Artist thinks big by going small
“They outnumber us, they predate us, and can have a large impact on our functioning.” - Sara Parent-Ramos
A number of possibilities would fit as the subject of that statement, buy you might not guess something as strange and microscopic as gut bacteria.
In a stunning new exhibition titled “A Tiny World of Green & Gold,” artist Sara Parent-Ramos has ingeniously brought the world of our internal bodies to our outside line of vision.
Her visceral pieces stop us in our tracks, our brains whirring with sensations of horror and wonder at what is transpiring within our tummies. From the microscopic to the macroscopic, she forces us to look at things we usually ignore ... until something goes wrong.
Running through Aug. 19 at Space 4 Art Gallery in East Village, the exhibition is birthed from her international studies and years in the field of psychology. As a Fulbright scholar, she simultaneously studied psychology and art in Milan, Italy. I sat down with the accomplished and passionate artist to find out more and talk about her engaging work:
Q: How did studying psychology make you the artist you are? Why the switch?
A: I’ve always had an interest in the unseen things that guide our behavior. The first investigation of that was psychology, it’s all about unseen forces, it’s not tangible, and it makes it mysterious. Growing up, I was diagnosed with dyslexia. Viewing the world in a different way and having something that wasn’t visible guides how you interact with the world, and for me, my place and perspective.
Also, both of my parents are biologists, and I grew up looking at phytoplankton. This show is going back to that interest in the micro, with things that are conceptual and things that are both microscopic and macroscopic. My art gives form and emotion to the invisible.
Q: What was your inspiration for this exhibition? Was it a personal experience?
A: It was two things: I have a 10-month-old, and in doing research on breastfeeding, I got into researching the microbiome, how it is essential for people, and its connections with mood, physical and actions. It ties in that there are things that we can feel, but you can’t really see, and I like playing with emotion of having something like a stomach ache, and what this little guy looks like. Number two is they can get great resolution images now. Bacteria are the funniest looking things, beautiful and minimalist, and there were shapes that I really enjoyed.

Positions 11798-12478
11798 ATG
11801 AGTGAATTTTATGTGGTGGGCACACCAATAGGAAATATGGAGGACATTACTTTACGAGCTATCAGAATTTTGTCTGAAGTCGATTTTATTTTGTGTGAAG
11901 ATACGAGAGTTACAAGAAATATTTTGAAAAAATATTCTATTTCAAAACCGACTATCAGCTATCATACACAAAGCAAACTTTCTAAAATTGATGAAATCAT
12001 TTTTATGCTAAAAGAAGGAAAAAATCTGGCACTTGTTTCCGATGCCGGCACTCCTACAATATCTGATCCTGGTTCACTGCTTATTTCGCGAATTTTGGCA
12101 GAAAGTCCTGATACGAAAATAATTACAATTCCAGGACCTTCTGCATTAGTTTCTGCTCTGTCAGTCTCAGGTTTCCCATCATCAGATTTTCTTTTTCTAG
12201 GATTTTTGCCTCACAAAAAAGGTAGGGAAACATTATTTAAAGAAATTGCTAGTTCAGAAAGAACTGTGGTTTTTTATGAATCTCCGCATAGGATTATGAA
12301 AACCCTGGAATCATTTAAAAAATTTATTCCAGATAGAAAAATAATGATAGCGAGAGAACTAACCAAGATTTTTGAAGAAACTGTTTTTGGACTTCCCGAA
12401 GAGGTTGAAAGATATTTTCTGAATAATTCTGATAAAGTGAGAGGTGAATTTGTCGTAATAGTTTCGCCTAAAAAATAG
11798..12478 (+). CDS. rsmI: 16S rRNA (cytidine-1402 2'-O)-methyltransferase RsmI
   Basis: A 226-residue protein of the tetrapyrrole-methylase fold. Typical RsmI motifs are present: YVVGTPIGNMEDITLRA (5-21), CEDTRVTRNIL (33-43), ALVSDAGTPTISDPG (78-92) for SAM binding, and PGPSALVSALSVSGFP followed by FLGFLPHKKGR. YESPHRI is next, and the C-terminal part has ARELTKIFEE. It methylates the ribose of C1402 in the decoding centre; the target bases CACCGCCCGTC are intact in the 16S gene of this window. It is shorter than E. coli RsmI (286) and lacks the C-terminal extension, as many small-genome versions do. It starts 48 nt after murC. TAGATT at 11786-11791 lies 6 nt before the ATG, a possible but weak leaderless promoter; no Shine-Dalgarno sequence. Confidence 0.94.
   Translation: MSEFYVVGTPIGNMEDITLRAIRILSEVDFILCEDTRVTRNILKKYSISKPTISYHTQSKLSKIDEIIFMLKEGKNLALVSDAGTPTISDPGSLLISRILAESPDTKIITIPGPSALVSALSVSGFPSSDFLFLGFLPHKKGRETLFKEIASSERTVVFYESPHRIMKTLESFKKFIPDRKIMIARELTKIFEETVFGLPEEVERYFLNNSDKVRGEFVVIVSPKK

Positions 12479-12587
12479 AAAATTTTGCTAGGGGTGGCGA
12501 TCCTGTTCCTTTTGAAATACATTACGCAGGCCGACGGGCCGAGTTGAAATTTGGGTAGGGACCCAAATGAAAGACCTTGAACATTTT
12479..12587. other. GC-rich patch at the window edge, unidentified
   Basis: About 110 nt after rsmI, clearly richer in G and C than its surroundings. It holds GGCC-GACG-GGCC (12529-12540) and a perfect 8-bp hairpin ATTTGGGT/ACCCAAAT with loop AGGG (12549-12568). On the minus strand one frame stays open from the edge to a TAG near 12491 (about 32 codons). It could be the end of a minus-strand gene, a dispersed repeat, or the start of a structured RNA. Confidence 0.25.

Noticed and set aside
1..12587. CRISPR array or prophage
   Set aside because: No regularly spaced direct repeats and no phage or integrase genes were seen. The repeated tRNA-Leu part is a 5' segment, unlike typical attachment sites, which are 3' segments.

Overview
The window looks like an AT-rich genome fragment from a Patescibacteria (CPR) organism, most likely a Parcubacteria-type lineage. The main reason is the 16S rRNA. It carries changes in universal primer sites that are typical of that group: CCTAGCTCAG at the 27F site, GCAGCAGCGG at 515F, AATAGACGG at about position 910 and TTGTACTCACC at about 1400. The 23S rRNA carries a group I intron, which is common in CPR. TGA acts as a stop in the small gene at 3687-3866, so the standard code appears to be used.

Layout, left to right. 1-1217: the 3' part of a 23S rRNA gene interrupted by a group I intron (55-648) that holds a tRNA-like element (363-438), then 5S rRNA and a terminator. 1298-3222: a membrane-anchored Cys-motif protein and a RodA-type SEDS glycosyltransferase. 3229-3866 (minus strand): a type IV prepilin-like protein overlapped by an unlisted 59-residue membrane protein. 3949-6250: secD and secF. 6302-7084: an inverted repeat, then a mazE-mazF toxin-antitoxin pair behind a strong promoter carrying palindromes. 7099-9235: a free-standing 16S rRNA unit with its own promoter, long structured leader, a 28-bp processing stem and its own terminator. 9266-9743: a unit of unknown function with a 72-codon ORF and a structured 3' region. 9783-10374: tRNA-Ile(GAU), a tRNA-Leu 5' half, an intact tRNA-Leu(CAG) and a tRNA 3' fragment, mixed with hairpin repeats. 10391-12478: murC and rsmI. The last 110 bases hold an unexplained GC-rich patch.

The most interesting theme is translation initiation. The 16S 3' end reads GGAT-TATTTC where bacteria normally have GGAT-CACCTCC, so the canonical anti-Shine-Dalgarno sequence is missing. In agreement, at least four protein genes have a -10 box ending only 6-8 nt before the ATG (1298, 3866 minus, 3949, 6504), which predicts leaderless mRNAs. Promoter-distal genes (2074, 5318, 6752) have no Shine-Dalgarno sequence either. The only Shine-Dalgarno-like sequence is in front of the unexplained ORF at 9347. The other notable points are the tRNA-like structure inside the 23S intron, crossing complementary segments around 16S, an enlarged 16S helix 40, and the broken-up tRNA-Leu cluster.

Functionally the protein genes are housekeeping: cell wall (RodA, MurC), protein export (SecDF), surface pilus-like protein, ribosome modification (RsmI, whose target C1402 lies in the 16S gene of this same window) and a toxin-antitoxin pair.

Q: Your work has a wonderful dichotomy to it, at times jarring and almost post-apocalyptic and other times graceful and hopeful. How does that work internally for you?
A: A long tradition my work plays into of being right on the edge of deterioration and beauty and decay. I love the line between repulsion or disgust and beauty. I also love accumulation and body references. Form is just as important as concept.
Q: What’s up next for you?
A: The second part of this project is happening in North Park, at Art Produce involving kids and community groups, and having fun with clay. Stay tuned for details on the Art Produce website at artproduce.org.
The artist reception for “A Tiny World of Green & Gold” is from 6 to 9:30 p.m. Sunday, Aug. 14 at Space 4 Art Gallery, 325 15th St. Gallery hours are 11 a.m. to 4 p.m. Wednesday to Saturday.
Laurie Delk is an avid art historian, holding a master’s degree in Art History, with concentrations in the Modern and Postmodern movements. She has taught classes at Tulane University, and has been published with several art publications including Sculpture Magazine and New Orleans Art Review. Send ideas for art stories to firstname.lastname@example.org.
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